Selecta (SELB) raised $38m in an offering that was composed of stock and warrants. The company issued 27.4m shares. With each share an investor received 1 warrant entitling them to purchase 0.75 shares at a price of $1.55 (a 10% premium to the public offering price of $1.41 and almost a 20% premium to the $1.30 last sale before the offering. One of Selecta’s principle shareholders (TAS Partners) supported the trade by purchasing almost 25% of the issuance. Selecta joins Geron and Sellas Life Sciences in raising capital by combining stock and warrants to attract investors. While this may be less than appealing from an issuance standpoint, Selecta is now in a position to continue to focus on more elegant therapies that treat disease while avoiding unwanted immune responses.
Nkarta (NKTX) was able to seize upon a 140% run in their stock price to raise capital. The stock spiked on positive Phase I readouts for two of its cancer-killing CAR-T drug candidates. After de-risking the transaction via wall cross, NKTX took only a 20% concession (not a bitter pill given the doubling of the shares post data) to price an upsized transaction. They took the trade from a base of $150m to > $200M.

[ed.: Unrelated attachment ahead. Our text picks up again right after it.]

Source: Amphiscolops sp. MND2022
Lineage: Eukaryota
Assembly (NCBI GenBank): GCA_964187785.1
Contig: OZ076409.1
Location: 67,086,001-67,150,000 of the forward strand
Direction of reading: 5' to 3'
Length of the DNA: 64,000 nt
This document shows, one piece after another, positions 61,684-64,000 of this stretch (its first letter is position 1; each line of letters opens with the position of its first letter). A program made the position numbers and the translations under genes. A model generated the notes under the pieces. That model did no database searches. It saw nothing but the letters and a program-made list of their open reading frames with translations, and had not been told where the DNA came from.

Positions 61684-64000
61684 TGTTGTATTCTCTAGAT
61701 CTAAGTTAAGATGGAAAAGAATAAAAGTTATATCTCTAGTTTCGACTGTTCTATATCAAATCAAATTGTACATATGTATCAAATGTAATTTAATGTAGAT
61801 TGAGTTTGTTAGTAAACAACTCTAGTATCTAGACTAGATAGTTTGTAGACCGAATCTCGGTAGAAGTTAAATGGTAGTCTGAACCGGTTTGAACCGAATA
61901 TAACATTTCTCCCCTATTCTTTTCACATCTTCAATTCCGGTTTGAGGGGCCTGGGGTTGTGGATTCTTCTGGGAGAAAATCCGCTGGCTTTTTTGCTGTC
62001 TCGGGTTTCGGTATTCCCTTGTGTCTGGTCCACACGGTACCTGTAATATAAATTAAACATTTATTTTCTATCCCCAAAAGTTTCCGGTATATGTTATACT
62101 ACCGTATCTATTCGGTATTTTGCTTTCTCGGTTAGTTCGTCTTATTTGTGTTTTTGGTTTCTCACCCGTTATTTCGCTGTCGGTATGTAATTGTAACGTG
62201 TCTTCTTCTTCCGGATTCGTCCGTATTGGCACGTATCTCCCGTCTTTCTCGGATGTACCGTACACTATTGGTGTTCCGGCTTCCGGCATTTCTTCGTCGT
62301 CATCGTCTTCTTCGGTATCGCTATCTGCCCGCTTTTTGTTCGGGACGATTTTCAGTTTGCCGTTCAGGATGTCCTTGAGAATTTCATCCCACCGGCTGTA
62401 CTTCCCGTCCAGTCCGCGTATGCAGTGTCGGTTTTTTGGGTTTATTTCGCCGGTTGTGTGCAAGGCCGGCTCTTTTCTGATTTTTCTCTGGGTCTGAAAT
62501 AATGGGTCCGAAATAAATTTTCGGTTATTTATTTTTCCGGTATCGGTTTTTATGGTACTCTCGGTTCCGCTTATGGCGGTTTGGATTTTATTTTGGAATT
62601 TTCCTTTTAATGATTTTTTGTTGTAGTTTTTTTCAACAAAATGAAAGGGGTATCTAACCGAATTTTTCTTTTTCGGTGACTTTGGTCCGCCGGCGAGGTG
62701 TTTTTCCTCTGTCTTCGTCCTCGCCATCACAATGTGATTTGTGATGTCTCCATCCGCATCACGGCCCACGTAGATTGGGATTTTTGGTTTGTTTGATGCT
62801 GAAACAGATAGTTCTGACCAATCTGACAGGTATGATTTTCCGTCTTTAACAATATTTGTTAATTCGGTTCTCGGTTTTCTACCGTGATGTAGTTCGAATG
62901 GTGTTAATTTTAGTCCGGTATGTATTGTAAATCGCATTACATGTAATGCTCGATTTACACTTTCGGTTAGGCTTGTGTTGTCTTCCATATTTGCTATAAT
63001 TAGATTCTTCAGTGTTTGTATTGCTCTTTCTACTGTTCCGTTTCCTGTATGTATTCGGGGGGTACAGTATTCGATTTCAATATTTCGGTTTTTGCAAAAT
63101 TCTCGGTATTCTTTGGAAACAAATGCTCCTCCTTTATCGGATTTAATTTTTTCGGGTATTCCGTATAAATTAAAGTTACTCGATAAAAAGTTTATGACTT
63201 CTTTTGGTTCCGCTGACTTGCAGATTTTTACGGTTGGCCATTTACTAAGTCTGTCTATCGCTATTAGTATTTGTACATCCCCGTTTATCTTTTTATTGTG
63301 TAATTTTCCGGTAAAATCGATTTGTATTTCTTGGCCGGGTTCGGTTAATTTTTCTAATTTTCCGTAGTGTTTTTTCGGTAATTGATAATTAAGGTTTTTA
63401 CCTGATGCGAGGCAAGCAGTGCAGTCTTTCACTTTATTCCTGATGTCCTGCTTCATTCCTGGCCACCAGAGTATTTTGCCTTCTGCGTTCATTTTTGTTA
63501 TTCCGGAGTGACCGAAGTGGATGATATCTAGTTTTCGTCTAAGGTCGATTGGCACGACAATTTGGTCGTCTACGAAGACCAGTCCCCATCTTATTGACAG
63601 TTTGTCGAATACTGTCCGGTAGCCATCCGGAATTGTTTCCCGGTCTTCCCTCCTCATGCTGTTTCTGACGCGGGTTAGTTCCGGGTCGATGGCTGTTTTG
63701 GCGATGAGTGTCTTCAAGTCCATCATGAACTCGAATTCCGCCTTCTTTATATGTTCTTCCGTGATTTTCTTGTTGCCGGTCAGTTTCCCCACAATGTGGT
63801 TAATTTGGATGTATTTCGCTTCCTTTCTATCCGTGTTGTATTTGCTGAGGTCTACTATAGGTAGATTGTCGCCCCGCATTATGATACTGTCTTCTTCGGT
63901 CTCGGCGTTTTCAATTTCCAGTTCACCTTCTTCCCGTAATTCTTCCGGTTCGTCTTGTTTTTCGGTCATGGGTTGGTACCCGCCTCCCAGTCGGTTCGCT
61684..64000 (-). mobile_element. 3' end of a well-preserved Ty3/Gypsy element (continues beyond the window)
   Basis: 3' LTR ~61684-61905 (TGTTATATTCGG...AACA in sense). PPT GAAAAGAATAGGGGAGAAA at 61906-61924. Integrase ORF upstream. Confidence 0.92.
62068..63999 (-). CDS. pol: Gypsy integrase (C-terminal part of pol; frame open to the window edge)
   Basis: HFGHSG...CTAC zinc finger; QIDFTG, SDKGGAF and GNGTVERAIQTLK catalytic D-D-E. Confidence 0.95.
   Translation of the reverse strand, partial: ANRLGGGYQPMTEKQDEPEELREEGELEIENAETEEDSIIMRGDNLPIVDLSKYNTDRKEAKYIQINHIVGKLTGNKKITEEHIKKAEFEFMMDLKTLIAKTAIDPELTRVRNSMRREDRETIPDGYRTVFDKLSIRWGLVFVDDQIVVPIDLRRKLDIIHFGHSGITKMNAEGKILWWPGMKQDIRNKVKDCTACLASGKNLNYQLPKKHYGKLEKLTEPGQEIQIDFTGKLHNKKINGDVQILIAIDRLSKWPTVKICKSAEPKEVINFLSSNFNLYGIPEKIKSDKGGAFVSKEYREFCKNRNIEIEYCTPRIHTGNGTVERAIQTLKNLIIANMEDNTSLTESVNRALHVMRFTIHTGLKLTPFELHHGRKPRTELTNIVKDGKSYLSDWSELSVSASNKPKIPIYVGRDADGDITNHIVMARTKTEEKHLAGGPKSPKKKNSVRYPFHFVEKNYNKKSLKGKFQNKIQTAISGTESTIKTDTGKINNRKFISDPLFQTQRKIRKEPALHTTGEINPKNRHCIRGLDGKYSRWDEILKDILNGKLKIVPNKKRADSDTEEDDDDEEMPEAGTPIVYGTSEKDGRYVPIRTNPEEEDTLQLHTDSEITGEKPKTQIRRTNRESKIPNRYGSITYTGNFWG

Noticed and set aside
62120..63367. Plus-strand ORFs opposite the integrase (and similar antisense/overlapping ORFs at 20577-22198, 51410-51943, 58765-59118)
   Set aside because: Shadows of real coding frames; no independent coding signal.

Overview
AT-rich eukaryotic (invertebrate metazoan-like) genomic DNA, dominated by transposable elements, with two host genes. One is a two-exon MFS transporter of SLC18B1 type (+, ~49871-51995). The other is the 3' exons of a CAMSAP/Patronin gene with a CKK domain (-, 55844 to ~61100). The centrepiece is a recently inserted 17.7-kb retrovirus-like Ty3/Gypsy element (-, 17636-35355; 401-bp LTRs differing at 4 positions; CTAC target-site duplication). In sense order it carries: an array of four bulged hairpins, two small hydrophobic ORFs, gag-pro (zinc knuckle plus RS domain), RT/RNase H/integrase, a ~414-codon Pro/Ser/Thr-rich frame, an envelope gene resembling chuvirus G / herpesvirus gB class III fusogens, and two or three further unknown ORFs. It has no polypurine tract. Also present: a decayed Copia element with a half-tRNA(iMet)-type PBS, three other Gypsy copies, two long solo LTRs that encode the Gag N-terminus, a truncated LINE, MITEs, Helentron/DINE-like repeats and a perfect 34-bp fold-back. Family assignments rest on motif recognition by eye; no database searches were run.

Chinook (KDNY) Therapeutics also successfully tapped the market. Fresh from a conference in Europe, the kidney disease platform launched an oversubscribed offering (via CMPO). They marketed $75MM at launch in a range of $13.50 - $14 off a $15.11 closing price. The transaction was priced at the upper end of the range – but did require pre-funded warrants to accommodate existing investors.Wave Life Sciences (WVE) executed a $70m Registered Direct. Like the above – the use of pre-funded warrants to accommodate the support of existing investors.
Belt Tightening and Alternative Capital
Several companies took the “Preserve Cash” advice to heart and have undergone restructurings. Praxis, Athersys, Applied Molecular Transport. Agios, Spero and Solid Biosciences are just a few that have gone through the exercise of reducing staff and trimming pipeline.
Others have tapped alternative capital sources and strategic partnerships to advance their R&D. Dragonfly, Molecular Partners, IGM, Repare, Centuray, Exscientia, BridgeBio and Stoke are just a few.
Finally, we are starting to see some more meaningful M&A. Pfizer, in an effort to address the significant increase in migraine episodes associated with current market conditions, is buying BioHaven. BMS is in the process of augmenting its oncology suite by purchasing Turning Point Therapeutics. Merck may have a similar goal but on a larger scale. They are currently courting Seagen (SGEN) and, should they obtain this prize, much needed fresh capital will be available for the sector. Baker alone may have $10b of fresh powder for the sector. Raising capital if possible, synergistic M&A, belt tightening, alternative capital and significant acquisitions are all therapies that are presently being applied to the current malady. Recovery may not be swift nor linear, but one can make the case that the patient will soon be out of ICU.